If you’ve ever used the SSG before, you know everything hosted on your server is rendered at build-time, meaning if you want to add or change content, you need to build again. ISR, however, doesn’t require the subsequent building. A page would be built when someone accesses the URL. Pages that have already been built can also be updated upon new requests once become expired. How cool is that?
Since it essentially is a Next.js service, it’s up to you to decide which parts are dynamic and which aren’t.
In order to render blocks from Notion, you’ve got two options.

Digest the raw data and render them

Notion has its official API now. You can query your database, search content and many stuff through the API.

react-notion-x suite

react-notion-x consists of two essential parts:
  1. notion-client - A wrapper of the Notion private API used by their clients.
  1. react-notion-x- A collection of React components that transform the raw data into actual pages with Notion-like styling.
Yes, it uses private APIs. The author published another package notion-compat to make it possible to use the official API, but it has a few drawbacks (see the link).
You’d be amazed by how much react-notion-x can do out of the box. Kudos to Travis Fischer.

Blog, recharged

What you are seeing right now is the recharged blog that results from my days of work. I have to say “thank you” to Spencer because I copied a lot of things from this blog so that I could have this MVP this fast. I strongly recommend you to read these posts about his website if you are interested in the idea (promise me you will come back).
My blog uses both the official and the private API because the former one handles Collections better and the latter one handles rendering better.
geekdadaUpdated Mar 7, 2023
Apart from copying things from Spencer’s website, I tried to solve the problems Spencer mentioned in his post.


Notion stores images (and other assets) on the S3 service. The image URLs you get from Notion’s API, either the private or the public, are signed. They are short-lived instead of permanent. There’s a chance that the page generated by Next.js is still valid but the URLs are expired, and the viewer gets a bunch of 400 errors.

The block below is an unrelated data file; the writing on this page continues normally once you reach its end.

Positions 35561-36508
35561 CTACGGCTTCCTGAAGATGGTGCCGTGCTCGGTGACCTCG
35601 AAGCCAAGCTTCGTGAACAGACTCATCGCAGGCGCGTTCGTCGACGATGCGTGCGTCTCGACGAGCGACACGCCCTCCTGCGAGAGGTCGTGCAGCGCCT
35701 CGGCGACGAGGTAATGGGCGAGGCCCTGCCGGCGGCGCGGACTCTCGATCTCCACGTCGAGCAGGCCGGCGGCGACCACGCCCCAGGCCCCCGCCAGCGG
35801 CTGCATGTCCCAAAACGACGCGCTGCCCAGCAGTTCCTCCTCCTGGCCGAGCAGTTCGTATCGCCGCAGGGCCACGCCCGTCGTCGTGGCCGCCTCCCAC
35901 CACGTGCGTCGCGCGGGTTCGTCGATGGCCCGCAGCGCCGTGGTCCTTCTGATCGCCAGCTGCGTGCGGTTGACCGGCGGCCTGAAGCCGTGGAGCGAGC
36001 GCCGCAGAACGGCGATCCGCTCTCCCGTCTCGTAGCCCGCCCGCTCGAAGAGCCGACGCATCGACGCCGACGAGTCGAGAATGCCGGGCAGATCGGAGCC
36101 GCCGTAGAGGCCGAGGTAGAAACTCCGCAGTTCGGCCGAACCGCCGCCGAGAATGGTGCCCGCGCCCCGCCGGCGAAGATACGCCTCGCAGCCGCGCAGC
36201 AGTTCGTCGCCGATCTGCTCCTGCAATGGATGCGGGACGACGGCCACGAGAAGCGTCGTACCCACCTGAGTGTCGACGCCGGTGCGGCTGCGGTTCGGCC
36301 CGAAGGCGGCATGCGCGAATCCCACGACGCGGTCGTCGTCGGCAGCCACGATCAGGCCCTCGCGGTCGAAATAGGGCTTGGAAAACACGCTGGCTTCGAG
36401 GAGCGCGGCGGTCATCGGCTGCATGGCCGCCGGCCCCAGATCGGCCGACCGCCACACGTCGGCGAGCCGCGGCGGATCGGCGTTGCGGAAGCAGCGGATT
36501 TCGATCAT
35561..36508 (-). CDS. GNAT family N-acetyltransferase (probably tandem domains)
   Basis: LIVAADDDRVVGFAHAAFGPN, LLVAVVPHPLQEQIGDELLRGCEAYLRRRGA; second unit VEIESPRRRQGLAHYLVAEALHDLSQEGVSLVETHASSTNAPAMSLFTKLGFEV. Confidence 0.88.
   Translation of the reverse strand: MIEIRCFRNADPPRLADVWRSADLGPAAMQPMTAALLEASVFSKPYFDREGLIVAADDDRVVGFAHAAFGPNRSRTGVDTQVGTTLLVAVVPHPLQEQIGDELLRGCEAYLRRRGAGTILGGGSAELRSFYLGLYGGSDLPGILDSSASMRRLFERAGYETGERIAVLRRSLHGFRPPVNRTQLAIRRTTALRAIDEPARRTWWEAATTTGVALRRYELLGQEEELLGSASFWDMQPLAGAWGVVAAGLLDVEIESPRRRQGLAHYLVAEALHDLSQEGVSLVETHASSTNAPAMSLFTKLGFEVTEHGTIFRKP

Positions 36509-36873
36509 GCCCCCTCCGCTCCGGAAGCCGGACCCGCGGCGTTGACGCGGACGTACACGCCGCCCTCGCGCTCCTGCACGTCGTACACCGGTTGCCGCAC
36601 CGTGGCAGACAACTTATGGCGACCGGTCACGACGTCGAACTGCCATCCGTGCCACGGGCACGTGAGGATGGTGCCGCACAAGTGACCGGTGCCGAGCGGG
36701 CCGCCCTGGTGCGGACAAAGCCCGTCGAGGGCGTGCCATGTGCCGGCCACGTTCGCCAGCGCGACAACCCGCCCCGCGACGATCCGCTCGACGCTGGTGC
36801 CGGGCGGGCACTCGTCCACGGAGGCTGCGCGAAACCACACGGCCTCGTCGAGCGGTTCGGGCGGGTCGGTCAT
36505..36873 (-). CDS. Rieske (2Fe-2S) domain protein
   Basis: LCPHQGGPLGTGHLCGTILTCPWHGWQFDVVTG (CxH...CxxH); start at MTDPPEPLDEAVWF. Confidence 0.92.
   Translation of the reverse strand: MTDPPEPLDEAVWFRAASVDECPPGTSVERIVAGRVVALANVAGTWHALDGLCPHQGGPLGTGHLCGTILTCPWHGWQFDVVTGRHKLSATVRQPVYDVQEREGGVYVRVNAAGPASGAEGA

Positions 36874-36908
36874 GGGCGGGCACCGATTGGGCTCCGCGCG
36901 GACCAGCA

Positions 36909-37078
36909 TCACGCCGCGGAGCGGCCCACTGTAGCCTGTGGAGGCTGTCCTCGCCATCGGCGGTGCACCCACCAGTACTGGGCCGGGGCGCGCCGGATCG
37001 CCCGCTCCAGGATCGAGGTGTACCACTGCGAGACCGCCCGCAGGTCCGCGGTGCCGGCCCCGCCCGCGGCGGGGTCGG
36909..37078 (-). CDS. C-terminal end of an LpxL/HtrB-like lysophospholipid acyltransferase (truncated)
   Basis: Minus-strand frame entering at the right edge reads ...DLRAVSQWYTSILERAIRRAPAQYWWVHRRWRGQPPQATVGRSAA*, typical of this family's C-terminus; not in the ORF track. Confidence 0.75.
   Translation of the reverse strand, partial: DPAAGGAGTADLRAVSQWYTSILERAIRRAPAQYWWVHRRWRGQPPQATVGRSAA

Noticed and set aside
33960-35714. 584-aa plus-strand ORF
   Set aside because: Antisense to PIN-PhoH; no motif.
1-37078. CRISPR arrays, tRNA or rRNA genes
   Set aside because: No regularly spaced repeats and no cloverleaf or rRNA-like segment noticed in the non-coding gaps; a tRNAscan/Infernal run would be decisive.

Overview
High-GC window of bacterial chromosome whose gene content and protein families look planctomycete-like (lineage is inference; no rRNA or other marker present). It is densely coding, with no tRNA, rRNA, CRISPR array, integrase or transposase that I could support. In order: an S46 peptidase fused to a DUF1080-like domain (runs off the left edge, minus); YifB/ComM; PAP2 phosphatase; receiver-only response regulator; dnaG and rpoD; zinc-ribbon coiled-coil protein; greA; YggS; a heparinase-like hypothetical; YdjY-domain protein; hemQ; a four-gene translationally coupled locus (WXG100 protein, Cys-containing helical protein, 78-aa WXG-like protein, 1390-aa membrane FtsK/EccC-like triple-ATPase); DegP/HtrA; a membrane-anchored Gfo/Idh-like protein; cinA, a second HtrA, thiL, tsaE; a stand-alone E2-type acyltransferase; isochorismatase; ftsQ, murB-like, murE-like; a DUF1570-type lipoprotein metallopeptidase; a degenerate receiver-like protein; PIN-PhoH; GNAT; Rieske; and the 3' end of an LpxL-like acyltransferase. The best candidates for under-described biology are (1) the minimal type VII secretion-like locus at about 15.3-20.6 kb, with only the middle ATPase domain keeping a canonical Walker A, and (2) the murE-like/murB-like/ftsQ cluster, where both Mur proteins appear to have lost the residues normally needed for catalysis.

geekdadaUpdated Mar 7, 2023
Introducing the Resource Proxy (I know, I’m bad at naming). What it does is shown below.
notion image
The key used for indexing each asset is calculated based on the identifier. When the same identifier is requested, no matter what the signature is, the Resource Proxy always point to the same file in the private S3 bucket.
notion image
Unlike the Notion S3 bucket, which takes permission very seriously, we don’t need to react if the author changes the permission. Once the asset is saved, it’s there forever.
The Resource Proxy takes care of the dimension as well. It saves the image in a temporary place, probes the dimension using
nodecaUpdated Nov 26, 2023
, then saves the metadata to the database. The metadata makes it possible to use next/image.

What’s left

RSS feed

If you have subscribed to my blog, the feed still works, just without the main content. Generating the body content in an RSS feed is not easy as Next.js only allows outputting HTML content unless you fiddle with _server.ts.

Tag and search

Will be available soon.

The end

I really enjoyed the process of building this website, especially when I could control almost everything however I’d like.
cd /blog